You've heard that "Americans love a winner." Sounds good. Who wants to be a loser? Capital "L". Not me. I'm very competitive. But what is winning? That's important to figure out, and when it comes to God and church, most people are getting it wrong. Of course, the point of the Christian life, of church, isn't winning in the same sense that men think, but you might not know that by the way it is treated. I say "in the same sense" because we are running for a prize, but not in a way that we are trying to beat everyone to a finish line. You can't 'bear one another's burdens' and just get there first.
Winning in and with church also dovetails with a man's career. Striving for success and then succeeding seem to be definitional in manhood, especially in the United States. It might not be your paycheck, but it is the respect that you get because you've succeeded. The money might come with it and maybe fame.
I know that God will make the final evaluation of success. As I project myself into eternity, I know that whatever short term assessment is made by men, the bottom line is what God knows and judges and says. It is difficult to keep that in the forefront, but it is what all of us should do, who think they are in the work of the Lord.
In part one I introduced a kind of thought experiment to explain why churches get bigger or stay smaller, or never make it -- what those say about the qualifications of the man leading. I hope that most of the readers believe in the perspecuity of scripture. God's Word is plain. There isn't some special recipe for success that only certain men can know. We have what we need to be a success and to evaluate whether someone is succeeding.
I presented five explanations that I have heard many times for what is judged a lack of success in church work. I explained the thinking on those five, and then I began to criticize those, ending with the third. I'm going to continue with that, finishing up some thoughts about that one: the man is lacking in gifts. When someone says that a man is lacking in gifts, in my experience he means that he is not a dynamic communicator. He is not good at persuading people to do things. Neither might he be skilled at management. Perhaps he lacks confidence in himself, which manifests itself in regular self-doubt.
Of the five that I mentioned, "lacking in gifts" can be legitimate. Qualified, Godly men should observe the giftedness necessary to pastor, before laying hands on someone who says he wants to start or lead a church. It's true that some men cannot teach. Not everyone will be able to do that in a sufficiently competent manner. Some men are not meant to lead a church. That doesn't make them lesser men. Their gifts are in other places, and their gifts should be used in those ways.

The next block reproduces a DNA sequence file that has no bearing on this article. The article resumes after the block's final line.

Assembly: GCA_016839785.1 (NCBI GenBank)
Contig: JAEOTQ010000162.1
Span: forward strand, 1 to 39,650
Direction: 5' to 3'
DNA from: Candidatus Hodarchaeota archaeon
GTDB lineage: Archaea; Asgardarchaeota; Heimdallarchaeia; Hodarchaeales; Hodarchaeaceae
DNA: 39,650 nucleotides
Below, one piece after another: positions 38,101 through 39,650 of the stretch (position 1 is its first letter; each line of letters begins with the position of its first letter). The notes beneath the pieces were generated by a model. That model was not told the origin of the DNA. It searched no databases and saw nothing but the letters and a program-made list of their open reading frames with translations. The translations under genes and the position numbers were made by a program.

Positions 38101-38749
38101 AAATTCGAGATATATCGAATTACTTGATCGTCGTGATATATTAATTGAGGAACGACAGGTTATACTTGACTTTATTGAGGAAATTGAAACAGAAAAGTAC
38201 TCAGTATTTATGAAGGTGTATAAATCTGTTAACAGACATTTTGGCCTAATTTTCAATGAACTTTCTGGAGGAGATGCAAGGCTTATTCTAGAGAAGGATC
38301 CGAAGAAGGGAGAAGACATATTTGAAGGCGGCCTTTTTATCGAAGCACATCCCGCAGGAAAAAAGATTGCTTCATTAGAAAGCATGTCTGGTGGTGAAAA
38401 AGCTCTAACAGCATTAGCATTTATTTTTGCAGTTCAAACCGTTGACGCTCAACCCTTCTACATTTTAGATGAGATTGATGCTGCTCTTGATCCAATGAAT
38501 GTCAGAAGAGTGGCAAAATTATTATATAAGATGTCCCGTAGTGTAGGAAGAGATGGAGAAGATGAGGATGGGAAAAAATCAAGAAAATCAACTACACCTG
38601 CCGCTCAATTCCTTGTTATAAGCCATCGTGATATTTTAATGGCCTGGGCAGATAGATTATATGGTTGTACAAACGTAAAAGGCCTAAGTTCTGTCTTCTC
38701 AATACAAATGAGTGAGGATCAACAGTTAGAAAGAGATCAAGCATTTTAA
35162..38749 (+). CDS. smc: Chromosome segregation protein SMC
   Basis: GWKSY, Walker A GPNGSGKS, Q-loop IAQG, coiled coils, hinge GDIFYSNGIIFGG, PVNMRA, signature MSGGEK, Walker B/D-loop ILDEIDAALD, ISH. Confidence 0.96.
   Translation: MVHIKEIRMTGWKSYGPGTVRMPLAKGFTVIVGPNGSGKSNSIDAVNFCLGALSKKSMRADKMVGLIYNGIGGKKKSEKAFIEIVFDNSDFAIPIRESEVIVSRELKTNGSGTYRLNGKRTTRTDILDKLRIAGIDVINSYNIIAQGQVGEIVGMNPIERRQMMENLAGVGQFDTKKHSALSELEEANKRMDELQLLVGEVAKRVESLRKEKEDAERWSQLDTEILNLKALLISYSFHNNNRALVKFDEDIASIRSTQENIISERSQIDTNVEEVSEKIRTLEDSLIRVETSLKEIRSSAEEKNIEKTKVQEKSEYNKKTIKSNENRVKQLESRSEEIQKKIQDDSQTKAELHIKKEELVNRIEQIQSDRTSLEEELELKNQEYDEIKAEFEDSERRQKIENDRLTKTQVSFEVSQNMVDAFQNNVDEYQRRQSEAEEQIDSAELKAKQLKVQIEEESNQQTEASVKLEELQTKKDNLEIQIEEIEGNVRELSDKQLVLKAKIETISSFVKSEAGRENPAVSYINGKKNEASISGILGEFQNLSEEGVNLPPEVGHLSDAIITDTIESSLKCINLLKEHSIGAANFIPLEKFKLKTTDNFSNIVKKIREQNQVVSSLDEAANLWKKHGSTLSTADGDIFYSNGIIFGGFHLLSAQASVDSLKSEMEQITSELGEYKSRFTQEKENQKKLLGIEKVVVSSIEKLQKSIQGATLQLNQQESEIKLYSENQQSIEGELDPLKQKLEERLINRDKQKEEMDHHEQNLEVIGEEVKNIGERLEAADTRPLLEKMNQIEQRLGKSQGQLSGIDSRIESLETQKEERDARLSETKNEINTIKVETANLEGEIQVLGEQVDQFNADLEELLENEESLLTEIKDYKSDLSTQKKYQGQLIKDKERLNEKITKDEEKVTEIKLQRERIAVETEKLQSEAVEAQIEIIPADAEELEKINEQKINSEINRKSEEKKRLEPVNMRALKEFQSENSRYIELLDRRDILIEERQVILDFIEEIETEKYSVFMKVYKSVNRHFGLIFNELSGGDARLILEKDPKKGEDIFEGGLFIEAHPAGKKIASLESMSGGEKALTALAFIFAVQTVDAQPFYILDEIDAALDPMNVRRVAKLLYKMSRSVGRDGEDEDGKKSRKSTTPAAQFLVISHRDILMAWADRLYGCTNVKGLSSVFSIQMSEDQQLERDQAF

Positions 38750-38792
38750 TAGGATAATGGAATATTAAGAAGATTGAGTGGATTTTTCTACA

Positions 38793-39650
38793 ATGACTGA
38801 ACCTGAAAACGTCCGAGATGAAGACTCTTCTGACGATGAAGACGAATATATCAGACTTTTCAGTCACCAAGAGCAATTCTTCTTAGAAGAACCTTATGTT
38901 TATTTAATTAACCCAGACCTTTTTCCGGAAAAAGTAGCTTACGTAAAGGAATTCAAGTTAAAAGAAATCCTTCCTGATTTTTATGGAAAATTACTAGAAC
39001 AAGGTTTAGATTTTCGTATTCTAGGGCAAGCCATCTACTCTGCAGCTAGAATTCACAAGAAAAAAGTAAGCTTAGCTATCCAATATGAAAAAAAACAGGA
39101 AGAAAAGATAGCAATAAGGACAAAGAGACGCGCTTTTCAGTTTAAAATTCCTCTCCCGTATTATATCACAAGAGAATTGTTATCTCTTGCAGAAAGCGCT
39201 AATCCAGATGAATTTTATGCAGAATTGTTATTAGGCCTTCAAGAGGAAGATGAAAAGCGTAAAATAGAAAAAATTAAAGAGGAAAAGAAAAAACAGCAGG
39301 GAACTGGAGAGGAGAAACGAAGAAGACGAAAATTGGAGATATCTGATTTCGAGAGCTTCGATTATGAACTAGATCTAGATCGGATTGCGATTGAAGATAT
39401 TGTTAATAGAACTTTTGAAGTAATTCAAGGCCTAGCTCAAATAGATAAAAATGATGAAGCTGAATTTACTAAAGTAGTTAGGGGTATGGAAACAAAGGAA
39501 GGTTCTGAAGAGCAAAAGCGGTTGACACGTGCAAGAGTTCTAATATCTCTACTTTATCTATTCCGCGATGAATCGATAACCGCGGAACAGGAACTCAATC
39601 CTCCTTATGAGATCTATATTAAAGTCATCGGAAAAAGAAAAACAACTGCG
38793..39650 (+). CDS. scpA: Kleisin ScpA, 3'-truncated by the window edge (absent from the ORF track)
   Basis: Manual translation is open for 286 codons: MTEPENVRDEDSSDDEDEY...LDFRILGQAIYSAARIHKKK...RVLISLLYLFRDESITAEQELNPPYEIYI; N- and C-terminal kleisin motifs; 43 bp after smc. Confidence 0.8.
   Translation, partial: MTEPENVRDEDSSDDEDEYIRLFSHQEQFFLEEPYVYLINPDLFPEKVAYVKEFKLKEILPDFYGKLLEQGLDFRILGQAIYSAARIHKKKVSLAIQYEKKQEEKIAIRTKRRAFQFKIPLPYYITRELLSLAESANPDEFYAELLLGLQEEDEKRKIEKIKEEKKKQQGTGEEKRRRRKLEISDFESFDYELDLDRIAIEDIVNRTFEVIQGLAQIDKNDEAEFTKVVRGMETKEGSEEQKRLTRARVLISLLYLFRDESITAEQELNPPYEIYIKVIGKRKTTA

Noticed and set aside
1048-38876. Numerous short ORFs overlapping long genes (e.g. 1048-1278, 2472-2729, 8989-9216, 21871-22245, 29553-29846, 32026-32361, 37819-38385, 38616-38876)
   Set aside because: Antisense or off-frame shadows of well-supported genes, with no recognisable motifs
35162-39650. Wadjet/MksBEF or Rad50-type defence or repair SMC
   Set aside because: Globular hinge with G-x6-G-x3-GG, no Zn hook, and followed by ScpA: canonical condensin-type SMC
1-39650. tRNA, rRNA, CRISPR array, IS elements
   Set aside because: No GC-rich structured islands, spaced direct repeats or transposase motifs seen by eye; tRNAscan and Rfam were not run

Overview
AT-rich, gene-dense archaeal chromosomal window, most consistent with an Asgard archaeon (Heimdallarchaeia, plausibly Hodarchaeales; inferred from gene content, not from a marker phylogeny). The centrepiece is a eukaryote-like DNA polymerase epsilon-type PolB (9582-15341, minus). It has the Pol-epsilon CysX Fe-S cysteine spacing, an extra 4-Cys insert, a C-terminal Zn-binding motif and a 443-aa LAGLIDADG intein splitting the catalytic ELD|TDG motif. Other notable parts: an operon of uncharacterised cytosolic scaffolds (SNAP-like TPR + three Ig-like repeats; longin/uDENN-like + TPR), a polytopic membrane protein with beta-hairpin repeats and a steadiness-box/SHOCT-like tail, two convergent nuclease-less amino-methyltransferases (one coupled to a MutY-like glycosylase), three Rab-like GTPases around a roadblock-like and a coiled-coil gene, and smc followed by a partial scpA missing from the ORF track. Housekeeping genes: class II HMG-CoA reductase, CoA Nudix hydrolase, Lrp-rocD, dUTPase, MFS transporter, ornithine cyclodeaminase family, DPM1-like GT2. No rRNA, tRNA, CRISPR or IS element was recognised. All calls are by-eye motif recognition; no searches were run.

However, very often I don't think this "lacking in gifts" evaluation is related to a biblical idea of gifts. The thought is that if a man doesn't see his church grow, he's deficient in some way in the way of giftedness for church leadership. Get big -- he's got what it takes or more of what it takes. Not get big -- he doesn't have what it takes or he has less of it. In fact, from my observation, most of the churches that get big, don't get there resulting from what the Bible describes as giftedness. Many of those churches are led by dynamic communicators. People may want to come and hear them. That doesn't mean they are even better preachers, because biblical communication is often different than what these men do.
Fourth, he doesn't know what he's doing. Everything someone needs to know in order to do God's work, to pastor, to plant a church, is in the Bible. So an accurate assessment of someone not knowing really means that he doesn't know the Bible or how to apply it. He also might lack in the discipline to put it into practice, which is perhaps nothing more than not loving God to the extent that he would become disciplined.
"Not knowing what he is doing" isn't "not knowing the Bible" unfortunately, but not knowing how to draw a crowd of people. What might be the case, perhaps what is occurring, is that he in fact does know how to draw a crowd, but he refuses to use those methods, because he sees them as wrong. He doesn't use bait and switch. He doesn't design his services like a variety show. Maybe he isn't good at comedy, so he won't attract the crowd that wants to come and yuck it up on Sunday. But I haven't noticed comedy as a qualification, or anything else like that.
Fifth, he's majoring on minors and minoring on majors.
Certain biblical teachings are unpopular. If a church practices them, the church won't get as big. Even one of them could effect the numbers.
The idea here is that "people getting saved" is more important than other teachings of the Bible, so in order to see people get saved, you leave out teachings in the Bible that are offensive to the lost. You might have to give up lesser doctrines for the major ones. If you want to keep growing and get bigger, you have to allow certain practices or use methods that will discourage people from interest in your church. It might seem like a bad thing to ignore certain biblical teachings, but you are really just prioritizing the more important doctrines, which in this system is good.
Not only is this not the model for church growth from the New Testament, but the Bible teaches against it. Nowhere does the Bible even teach us to relegate something God said to secondary status. A lot of the biggest churches do this though. They are strong in a few select doctrines and weak on all the others.
These five reasons, explaining why some men are not succeeding, are not the correct explanation for what is happening most of the time. Next time we'll talk about the problem and the solution.
More to Come.